Collection of posts that speak to each other on a specific topic in Political Ecology.

July 20, 2021

Where have all the commons gone in Italy? A new podcast

By Emanuele Fantini In Italy, the success of the referendum against water privatisation pushed many social movements to reframe their struggles – on labour, education, debt, land use…. – in the name of the commons. Emanuele Fantini explores the legacy of that season in a podcast, here presented for the series “Reimagining, remembering, and reclaiming water: From extractivism to commoning”.
June 17, 2021

Transforming capitalism? The role of the commons and direct democracy in struggles against water privatisation in Europe.

By Andreas Bieler In his new book “Fighting for Water: Resisting Privatization in Europe” Andreas Bieler analyses the struggles against water privatization in Europe since the early 1990s. In this post for the series “Reimagining, remembering, and reclaiming water: From extractivism to commoning” he explores to what extent these struggles point towards a potential future beyond capitalism.
June 1, 2021

Portland’s Lauded Sustainability Falls Short on Racial Justice

By Margarita Triguero-Mas, Mario Fontán-Vela. Despite Portland’s reputation as a champion of sustainability, the city still struggles to overcome its legacy of racist policies and environmental injustice when it comes to the inclusion of Black residents.
May 27, 2021

Commoning through blogging: Reflections on our “Reimagining, remembering and recommoning water” series

By Irene Leonardelli, Gustavo García López and Emanuele Fantini. In two webinars at the IASC 2021 Water Commons Virtual Conference (19-21 May 2021), past and future contributors reflected on the joint UndEnv-FLOWs series “Reimagining, remembering, and reclaiming water: From extractivism to commoning”.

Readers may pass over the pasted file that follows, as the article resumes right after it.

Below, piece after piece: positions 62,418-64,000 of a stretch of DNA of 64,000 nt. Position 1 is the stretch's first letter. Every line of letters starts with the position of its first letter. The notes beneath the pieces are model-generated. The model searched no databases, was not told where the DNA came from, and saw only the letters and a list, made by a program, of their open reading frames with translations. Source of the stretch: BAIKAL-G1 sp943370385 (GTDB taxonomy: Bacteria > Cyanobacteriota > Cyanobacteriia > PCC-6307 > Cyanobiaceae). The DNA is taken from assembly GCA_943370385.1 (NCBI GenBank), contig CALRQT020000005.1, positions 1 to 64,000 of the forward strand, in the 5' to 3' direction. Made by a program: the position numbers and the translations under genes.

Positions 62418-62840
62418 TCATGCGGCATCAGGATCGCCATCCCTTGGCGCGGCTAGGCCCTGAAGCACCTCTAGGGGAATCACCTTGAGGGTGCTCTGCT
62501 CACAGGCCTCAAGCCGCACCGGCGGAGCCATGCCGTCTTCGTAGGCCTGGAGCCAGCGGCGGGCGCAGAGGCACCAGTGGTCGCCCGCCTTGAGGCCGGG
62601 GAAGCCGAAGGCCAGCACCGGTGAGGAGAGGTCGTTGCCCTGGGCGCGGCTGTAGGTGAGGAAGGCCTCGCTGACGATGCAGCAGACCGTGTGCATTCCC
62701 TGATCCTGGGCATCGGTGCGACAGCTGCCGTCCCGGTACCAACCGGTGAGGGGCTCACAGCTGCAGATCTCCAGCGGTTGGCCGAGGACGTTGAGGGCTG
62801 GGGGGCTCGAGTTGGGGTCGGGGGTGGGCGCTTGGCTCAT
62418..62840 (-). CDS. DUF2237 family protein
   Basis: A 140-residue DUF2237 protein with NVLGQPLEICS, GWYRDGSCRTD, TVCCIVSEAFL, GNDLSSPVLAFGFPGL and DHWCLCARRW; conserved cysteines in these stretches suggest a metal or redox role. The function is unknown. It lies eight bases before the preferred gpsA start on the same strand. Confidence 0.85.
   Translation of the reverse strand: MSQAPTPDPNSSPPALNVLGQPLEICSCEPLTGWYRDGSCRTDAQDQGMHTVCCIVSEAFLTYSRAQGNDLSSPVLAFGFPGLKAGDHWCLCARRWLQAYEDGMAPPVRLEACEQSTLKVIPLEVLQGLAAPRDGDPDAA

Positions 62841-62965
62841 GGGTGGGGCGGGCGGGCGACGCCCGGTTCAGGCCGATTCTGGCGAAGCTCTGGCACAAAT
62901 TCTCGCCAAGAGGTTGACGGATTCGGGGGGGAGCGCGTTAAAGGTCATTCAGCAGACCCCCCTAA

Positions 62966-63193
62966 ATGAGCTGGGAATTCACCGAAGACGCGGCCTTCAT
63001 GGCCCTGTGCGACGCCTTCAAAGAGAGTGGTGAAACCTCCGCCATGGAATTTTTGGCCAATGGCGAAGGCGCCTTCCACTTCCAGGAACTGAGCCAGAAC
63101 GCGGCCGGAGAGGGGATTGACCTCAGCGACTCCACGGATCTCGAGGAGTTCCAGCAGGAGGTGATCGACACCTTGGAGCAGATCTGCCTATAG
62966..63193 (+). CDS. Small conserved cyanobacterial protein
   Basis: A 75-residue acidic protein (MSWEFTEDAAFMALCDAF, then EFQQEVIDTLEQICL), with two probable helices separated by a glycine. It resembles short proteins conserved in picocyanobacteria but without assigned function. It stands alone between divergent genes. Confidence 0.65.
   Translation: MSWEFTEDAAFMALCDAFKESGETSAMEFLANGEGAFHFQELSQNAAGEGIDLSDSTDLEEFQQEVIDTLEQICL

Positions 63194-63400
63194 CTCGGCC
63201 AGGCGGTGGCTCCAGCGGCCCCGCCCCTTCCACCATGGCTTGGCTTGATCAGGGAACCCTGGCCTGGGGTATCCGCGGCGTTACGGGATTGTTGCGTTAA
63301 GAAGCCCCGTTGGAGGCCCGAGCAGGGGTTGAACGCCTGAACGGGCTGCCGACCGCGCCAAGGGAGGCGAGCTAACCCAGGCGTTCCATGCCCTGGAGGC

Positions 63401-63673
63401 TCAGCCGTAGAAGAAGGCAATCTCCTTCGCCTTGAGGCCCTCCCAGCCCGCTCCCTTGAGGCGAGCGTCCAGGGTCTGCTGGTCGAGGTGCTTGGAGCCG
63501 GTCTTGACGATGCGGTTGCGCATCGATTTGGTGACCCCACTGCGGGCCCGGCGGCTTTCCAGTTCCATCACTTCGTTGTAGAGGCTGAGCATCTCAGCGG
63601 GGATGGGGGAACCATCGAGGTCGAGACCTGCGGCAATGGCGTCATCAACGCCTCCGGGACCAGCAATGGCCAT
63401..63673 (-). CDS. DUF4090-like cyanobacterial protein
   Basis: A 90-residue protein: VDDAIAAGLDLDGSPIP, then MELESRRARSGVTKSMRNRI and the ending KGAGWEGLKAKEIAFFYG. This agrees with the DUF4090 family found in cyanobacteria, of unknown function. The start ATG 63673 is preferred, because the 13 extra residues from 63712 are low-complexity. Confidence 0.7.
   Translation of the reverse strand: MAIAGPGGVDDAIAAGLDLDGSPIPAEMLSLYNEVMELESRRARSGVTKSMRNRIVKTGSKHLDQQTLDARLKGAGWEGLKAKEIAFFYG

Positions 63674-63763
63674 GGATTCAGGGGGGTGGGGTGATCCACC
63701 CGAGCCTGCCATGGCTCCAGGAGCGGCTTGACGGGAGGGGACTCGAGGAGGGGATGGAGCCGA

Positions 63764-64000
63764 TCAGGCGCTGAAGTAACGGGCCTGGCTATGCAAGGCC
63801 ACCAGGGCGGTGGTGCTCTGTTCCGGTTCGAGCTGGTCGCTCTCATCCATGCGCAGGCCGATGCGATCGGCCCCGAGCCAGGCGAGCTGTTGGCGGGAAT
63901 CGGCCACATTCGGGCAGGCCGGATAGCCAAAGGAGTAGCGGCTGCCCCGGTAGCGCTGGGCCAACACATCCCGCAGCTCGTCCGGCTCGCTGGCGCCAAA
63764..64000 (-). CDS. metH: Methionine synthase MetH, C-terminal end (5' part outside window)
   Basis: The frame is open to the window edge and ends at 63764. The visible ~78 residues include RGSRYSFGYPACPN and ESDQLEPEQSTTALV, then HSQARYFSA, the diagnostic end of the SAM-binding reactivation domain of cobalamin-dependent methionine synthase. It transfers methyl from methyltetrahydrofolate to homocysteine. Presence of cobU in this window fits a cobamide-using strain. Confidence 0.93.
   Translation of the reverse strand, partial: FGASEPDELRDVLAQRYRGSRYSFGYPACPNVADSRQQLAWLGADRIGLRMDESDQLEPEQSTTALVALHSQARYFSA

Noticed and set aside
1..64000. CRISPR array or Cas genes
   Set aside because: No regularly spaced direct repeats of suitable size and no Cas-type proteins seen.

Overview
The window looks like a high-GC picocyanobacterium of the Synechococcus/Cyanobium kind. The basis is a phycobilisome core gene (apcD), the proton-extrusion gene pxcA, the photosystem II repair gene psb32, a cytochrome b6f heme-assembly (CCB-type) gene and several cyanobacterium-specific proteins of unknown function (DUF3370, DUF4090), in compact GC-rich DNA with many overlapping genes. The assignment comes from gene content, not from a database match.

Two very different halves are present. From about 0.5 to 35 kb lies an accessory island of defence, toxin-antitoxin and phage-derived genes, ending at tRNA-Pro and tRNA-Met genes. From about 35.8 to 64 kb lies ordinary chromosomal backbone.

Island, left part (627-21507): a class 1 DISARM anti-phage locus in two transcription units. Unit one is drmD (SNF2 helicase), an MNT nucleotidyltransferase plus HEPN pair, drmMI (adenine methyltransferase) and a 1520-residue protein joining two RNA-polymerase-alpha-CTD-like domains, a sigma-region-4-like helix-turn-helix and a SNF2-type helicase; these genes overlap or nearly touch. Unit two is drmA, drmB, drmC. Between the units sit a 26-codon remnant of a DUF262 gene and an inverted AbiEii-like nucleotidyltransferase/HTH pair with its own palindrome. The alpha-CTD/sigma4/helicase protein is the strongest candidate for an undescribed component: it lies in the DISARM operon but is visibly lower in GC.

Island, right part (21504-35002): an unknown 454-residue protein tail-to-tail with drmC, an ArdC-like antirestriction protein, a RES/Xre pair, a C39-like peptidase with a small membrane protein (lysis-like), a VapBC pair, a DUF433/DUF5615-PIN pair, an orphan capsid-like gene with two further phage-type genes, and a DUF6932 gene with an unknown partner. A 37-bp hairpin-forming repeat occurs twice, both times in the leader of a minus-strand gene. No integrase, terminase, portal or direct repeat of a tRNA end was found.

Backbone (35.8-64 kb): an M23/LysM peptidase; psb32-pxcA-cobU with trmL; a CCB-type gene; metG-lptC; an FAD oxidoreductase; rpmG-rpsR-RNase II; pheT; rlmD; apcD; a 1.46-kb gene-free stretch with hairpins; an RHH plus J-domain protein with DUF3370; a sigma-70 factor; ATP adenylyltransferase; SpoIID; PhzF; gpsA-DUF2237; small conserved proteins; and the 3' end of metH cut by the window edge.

May 4, 2021

Green is the new brown: ecology in the metapolitics of the far right

In France, the far right’s acknowledgment of environmental threats serves a racist and nationalist agenda. This narrative is fed and spread by the far right metapolitical sphere, which revives a conservative and Malthusian conception of ecology along the nature-territory-identity trinity. This essay recounts one of their colloquiums on the topic, titled “Nature as a base”.
April 9, 2021

How imaginaries shift in places: Native and settler politics of water and salmon

By Cleo Woelfle-Erskine. The latest installment of the series “Reimagining, remembering, and reclaiming water” discusses how new eco-cultural imaginaries can emerge from alliances for river restoration between ranchers-conservationists, salmon scientists, and Tribal natural resource staff. 
January 19, 2021

Rooted Water Democracies and Water Justice 

By Jeroen Vos and Rutgerd Boelens. Transnational water movements often mutually complement with place-based forms of collective water management. This may enhance grounded and equitable water provision, and shape political advocacy of common resources control at multiple scales.
December 3, 2020

What will Glasgow’s Smart Canal Mean for its Historically Deprived Communities?

By Melissa García-Lamarca and Neil Gray A massive regeneration of the post-industrial canal is prioritizing higher-income newcomers over the housing needs of long-term, low-income residents.
November 17, 2020

Not a “wasted” enterprise: political ecologies of wastewater wetlands in Kolkata

By Jenia Mukherjee and Amrita Sen Jenia Mukherjee and Amrita Sen reflect on multiple ways of knowing, experiencing and engaging with wastewater in East Kolkata Wetlands (India). This plurality offers original insights into a provocative question:  is wastewater always toxic, polluting and hazardous? A new post of the series “Reimagining, remembering, and reclaiming water: from extractivism to commoning”.
November 3, 2020

Not All That Is Green Becomes Gentrified

By Ana T. Amorim-Maia. The photos you post of a park may hide clues about what leads to green gentrification in cities.
October 20, 2020

To Green Or Not To Green: Four stories of urban (in)justice in Barcelona

By Emilia Oscilowicz. A new short documentary shot and edited by filmmaker Alberto Bougleux sheds light on the dilemmas of greening cities.
October 15, 2020

From the commons to extractivism and back: The Story of Mahakam River in Indonesia

By Siti Maimunah and Sarah Agustiorini Increasing pressures from extractive industries on the Mahakam River in Kalimantan,  the second largest river in Indonesia, risk an irreparable destruction of a commons. Yet residents are actively organizing to reclaim the river as a common living space, as Siti Maimunah and Sarah Agustiorini illustrate in this new post of the series “Reimagining, remembering, and reclaiming water: from extractivism to commoning”.
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